a, Dose-responses of 1-8 from the probiotic E. coli Nissle1917 exposed to the sub-lethal levels of sulfamethoxazole (SMX). Intensity was determined by extracted ion counts (EICs) with m/z corresponding to each colipterin within a 10 ppm error window. High-resolution ESI-QTOF-LC-MS spectra of samples were analyzed using Phenomenex Kinetex C18 (100 Å) 5 μm (250 × 4.6 mm) column with a gradient from 10%-100% aqueous acetonitrile in 0.1% formic acid over 30 min and with a 0.7 ml min-1 flow rate. Data were collected in biological triplicate, and representative EIC chromatograms are shown. b, UV-Vis spectra of colipterins 1-8 and pterin.

Extended Data Fig. 2 Production profiles of colipterins from E. coli Nissle1917 cultures.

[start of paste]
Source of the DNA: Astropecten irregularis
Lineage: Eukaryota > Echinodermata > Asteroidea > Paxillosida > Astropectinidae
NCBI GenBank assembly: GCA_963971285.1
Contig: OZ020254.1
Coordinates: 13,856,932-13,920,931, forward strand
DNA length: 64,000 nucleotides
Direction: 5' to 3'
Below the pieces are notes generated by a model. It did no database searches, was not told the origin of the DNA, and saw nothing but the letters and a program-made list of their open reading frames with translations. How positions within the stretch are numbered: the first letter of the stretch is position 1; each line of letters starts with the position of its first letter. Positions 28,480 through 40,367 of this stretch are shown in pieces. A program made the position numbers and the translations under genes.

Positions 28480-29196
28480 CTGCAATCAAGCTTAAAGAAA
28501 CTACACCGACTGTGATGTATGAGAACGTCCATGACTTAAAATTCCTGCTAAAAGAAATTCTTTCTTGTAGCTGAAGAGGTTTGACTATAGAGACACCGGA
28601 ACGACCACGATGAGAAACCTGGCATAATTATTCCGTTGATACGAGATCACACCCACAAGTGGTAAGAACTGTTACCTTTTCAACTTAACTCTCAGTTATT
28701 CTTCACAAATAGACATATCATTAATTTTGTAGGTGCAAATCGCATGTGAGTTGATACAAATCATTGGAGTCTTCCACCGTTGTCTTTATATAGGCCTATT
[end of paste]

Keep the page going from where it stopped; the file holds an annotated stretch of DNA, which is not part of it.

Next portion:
a, Time-course analyses of major colipterins 1-4 from E. coli Nissle1917 cultures. Peaks were extracted using the EIC method corresponding to the m/z of 1-4 within a 10 ppm window. The mean and s.d. (error bars) from three biological experiments (n = 3) are shown. Statistical significance (two-tailed unpaired t-test) is compared to 12 h; nd, not detected. b, Detection of col253 (3) and col267 (4) from the cell pellet extracts. SMX was supplemented into E. coli cultures with a sub-lethal concentration of 200 μg ml-1. Representative data from 24 h cultures are given from three biological replicates (n = 3). The mean and s.d. (error bars) are presented. A two-tailed unpaired t-test was used to calculate P values. Concentrations of 3 and 4 in cell pellet extracts without (and with SMX 200 μg ml-1) drug stress are as follows: 3, ~ 0.7 (~ 4.0) μM; 4, ~ 0.3 (~ 4.8) μM. c, Calibration curves for the colipterin quantification. Concentrations of 1-8 in culture without (and with SMX 400 μg ml-1) drug stress are as follows: 1, ~ 0.2 (~ 1.0) μM; 2, ~ 0.3 (~ 1.5) μM; 3, ~ 2.0 (~ 7.1) μM; 4, ~ 1.3 (~ 5.3) μM; 5, ~ 0.06 (~ 0.2) μM; 6, nd (~ 0.6) μM; 8, ~ 0.07 (~ 0.2) μM. 7 oxidized to 8 in the methanol solution during the acquisition of Q-TOF-MS experiments. Data are shown as the mean ± s.d., n = 3 from 3 technical triplicates.